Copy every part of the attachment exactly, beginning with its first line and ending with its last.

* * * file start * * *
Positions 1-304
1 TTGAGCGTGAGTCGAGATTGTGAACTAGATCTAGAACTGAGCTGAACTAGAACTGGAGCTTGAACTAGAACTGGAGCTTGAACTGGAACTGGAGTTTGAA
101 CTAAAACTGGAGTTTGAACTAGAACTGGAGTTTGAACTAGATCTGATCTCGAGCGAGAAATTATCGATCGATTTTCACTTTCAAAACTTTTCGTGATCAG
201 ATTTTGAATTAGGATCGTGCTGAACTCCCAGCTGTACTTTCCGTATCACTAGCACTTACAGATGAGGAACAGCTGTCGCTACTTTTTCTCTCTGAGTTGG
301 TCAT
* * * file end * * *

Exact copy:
Positions 1-304
1 TTGAGCGTGAGTCGAGATTGTGAACTAGATCTAGAACTGAGCTGAACTAGAACTGGAGCTTGAACTAGAACTGGAGCTTGAACTGGAACTGGAGTTTGAA
101 CTAAAACTGGAGTTTGAACTAGAACTGGAGTTTGAACTAGATCTGATCTCGAGCGAGAAATTATCGATCGATTTTCACTTTCAAAACTTTTCGTGATCAG
201 ATTTTGAATTAGGATCGTGCTGAACTCCCAGCTGTACTTTCCGTATCACTAGCACTTACAGATGAGGAACAGCTGTCGCTACTTTTTCTCTCTGAGTTGG
301 TCAT